Yes, Ahab pits himself against this infinite element which will never be conquered or changed by man. That’s what the story’s all about. I wrote a novel about the sea some years ago and watched it form itself into a shape similar in some ways to Moby Dick. I realised then that it was perhaps the only story you could write about the sea. A man is drawn to it, is seduced by it, gets a living by it but is eventually destroyed by it. That’s the basic plot structure of Moby Dick. It’s also that which Peter Benchley chose when he wrote Jaws – he famously took Moby Dick as a template. That’s part of the novel’s power – it established a great myth and that’s why it endures.

Let’s move on to your second book, which I suspect might be Conrad.

Yes, Conrad, The Mirror of the Sea – which again suggests the inscrutable blankness – in this case reflecting man back at himself. It was his first memoir, written in 1906, and a bit like Melville he was drawing on personal experience. Conrad was a sailor and of course the sea is the context for many of his stories, but I was particularly interested in this non-fiction book. He’s fascinated by the psychological patterns: departure, how a captain feels when he first goes out to sea, how he refers back to the land. It’s the only book I know that really addresses all those issues head on.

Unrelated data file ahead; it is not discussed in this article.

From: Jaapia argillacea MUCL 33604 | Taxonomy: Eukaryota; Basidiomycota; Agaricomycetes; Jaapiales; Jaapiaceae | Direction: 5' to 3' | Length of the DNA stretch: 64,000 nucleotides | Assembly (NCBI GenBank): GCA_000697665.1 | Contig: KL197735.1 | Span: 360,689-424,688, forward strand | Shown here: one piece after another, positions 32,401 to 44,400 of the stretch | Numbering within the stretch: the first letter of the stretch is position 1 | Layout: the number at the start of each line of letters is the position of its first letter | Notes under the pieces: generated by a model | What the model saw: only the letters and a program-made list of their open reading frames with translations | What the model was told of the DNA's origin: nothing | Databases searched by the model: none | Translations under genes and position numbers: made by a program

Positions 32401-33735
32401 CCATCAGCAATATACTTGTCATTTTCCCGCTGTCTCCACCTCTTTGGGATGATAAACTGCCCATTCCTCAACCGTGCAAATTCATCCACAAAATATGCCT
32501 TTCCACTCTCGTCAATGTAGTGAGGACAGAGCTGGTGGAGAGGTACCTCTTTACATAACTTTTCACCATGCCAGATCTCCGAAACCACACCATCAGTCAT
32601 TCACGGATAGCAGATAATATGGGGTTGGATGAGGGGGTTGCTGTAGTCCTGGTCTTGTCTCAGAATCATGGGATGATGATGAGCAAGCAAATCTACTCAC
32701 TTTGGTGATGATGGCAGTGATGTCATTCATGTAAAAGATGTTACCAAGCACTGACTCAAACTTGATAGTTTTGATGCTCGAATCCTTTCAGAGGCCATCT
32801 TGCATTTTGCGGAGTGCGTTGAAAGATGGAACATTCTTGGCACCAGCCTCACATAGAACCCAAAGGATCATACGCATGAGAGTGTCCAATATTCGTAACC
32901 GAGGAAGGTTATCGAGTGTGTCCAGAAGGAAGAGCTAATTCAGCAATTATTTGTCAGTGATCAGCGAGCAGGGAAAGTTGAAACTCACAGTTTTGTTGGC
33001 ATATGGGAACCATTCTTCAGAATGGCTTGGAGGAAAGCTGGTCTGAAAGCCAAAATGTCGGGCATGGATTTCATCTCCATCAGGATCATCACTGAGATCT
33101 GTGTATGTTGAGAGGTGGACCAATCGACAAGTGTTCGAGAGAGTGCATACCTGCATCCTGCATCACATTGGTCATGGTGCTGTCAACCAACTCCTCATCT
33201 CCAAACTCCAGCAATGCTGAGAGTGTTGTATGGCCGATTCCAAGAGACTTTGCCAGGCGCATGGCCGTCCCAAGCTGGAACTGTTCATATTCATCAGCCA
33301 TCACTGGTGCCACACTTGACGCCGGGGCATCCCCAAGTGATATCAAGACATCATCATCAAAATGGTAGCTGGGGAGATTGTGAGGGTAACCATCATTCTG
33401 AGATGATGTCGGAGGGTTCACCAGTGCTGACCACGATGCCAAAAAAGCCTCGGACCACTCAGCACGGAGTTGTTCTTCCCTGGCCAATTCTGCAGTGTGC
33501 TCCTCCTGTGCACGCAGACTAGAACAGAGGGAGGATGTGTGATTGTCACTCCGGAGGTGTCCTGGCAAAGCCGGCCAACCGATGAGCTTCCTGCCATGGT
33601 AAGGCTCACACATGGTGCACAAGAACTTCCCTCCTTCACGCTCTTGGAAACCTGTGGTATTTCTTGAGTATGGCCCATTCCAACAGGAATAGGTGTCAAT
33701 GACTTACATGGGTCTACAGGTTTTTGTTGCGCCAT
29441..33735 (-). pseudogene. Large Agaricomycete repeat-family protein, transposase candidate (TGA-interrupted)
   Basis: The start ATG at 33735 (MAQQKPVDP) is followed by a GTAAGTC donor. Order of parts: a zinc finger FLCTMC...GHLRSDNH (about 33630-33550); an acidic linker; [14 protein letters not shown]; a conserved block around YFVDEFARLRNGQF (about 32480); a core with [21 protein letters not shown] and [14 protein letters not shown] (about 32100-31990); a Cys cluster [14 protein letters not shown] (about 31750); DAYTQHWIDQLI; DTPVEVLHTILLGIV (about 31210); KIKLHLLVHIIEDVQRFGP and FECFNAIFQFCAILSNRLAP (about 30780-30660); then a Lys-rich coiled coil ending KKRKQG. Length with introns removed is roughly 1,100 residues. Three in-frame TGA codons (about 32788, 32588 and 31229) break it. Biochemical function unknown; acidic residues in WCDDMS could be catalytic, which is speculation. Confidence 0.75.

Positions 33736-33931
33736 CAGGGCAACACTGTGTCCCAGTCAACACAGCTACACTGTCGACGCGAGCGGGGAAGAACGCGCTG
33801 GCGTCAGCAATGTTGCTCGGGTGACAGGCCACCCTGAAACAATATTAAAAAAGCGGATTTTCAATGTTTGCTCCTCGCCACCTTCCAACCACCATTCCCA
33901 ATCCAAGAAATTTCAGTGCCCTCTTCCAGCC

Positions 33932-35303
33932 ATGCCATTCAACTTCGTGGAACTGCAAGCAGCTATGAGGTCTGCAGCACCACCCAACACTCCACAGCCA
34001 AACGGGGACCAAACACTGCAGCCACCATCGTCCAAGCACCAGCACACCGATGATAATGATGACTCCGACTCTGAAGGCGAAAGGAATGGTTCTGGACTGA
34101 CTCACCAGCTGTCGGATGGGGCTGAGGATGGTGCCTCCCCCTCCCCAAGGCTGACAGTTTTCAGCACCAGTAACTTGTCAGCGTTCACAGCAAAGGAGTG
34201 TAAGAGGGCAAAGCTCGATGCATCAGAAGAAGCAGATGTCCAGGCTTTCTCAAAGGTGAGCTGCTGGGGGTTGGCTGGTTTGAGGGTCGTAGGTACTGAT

Conrad’s also very good on the language of the sea, which is endemic to sailing books. Anyone who’s read the Patrick O’Brian books always comments on the language and is either put off by it – this arcane nautical lexicon – or intrigued by it. I’m intrigued. In fact one of the great pleasures of the sea is that it requires a different language. A ship’s not just different to a land vehicle in shape, it’s different absolutely. And the language reflects that. There’s a phrase Conrad picks up when the anchor is dropped. The captain asks the man at the head, “how did it grow?”, referring to the way the anchor warp goes out from the bow of the ship – at what angle, at what speed. Conrad says no one who hasn’t actually seen the way an anchor warp goes out would understand why the term is used. It’s absolutely precise.

Precise because it refers only to one thing or because it’s a good metaphor for what’s happening?

Well, both. I mean, you can’t talk about a rope on a ship, because there are sheets and halyards and warps and hawsers and they all do different things. So it’s technically precise. But the reason Conrad’s interested in that particular example is that it has a certain poetry to it. It has the precision of experience. And of course the question itself – “how did it grow?” – has in it the anxiety of seamanship. Anchoring a ship is an anxious business. You’re close to the shore, you don’t know what ground you’re on. It’s a very difficult moment. It’s interesting that in “The Mirror of the Sea”, the concerns and the style are little different from Conrad’s fiction – he’s simply placed the sea and seamanship to the fore.